EPDM rubber (ethylene propylene diene monomer (M-class) rubber), is an elastomer which is characterized by a wide range of applications.
The M refers to its classification in ASTM standard D-1418. The M class includes rubbers having a saturated chain of the polymethylene type.
The ethylene content is around 45% to 75%. The higher the ethylene content the higher the loading possibilities of the polymer, better mixing and extrusion.
Peroxide curing these polymers give a higher crosslink density. This is very much influenced by their molecular structure. The dienes, typically comprising from 2.5% up to 12% by weight of the composition, serve as crosslinks when curing with sulphur and resin, with peroxide cures the diene functions as a coagent, which provide resistance to unwanted tackiness, creep or flow during end use.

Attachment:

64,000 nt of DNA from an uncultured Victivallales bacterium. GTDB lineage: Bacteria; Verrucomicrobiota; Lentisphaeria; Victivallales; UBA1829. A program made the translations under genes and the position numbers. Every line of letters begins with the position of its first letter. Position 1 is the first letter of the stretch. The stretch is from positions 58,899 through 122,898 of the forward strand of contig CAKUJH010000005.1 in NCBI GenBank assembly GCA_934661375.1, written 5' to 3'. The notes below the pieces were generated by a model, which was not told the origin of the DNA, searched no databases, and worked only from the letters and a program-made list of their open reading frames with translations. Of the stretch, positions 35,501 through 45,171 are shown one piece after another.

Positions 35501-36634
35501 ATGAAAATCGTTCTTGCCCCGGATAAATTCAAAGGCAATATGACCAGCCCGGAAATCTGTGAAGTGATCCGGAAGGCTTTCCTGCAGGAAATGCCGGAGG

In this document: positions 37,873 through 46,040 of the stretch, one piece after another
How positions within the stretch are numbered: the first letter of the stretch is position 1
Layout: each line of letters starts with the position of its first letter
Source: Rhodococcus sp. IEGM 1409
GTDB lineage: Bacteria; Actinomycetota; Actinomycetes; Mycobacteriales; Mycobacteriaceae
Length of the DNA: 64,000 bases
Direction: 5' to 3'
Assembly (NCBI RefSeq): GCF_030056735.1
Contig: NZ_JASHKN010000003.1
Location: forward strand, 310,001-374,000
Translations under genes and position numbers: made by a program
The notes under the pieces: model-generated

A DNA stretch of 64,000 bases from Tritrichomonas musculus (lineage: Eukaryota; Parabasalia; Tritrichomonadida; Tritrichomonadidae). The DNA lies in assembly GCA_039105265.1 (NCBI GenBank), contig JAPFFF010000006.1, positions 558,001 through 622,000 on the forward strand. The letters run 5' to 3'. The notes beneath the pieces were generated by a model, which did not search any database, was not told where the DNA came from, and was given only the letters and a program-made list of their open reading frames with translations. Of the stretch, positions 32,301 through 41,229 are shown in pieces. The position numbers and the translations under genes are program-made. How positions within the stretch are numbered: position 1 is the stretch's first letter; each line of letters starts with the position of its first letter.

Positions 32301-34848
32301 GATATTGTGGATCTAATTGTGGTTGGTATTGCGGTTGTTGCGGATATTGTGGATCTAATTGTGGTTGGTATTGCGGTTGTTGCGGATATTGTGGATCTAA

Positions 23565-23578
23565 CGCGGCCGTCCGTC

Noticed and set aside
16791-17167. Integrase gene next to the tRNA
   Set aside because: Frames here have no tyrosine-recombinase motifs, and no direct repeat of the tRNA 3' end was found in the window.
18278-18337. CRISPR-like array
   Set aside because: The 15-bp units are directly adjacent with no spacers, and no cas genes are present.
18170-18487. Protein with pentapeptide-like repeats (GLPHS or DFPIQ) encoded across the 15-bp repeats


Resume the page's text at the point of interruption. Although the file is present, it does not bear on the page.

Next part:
EPDM exhibits satisfactory compatibility with fireproof hydraulic fluids, ketones, hot and cold water, and alkalis, and unsatisfactory compatibility with most oils, gasoline, kerosene, aromatic and aliphatic hydrocarbons, halogenated solvents and concentrated acids.
The main properties of EPDM are its outstanding heat, ozone and weather resistance. The resistance to polar substances and steam are also good. It has excellent electrical insulating properties.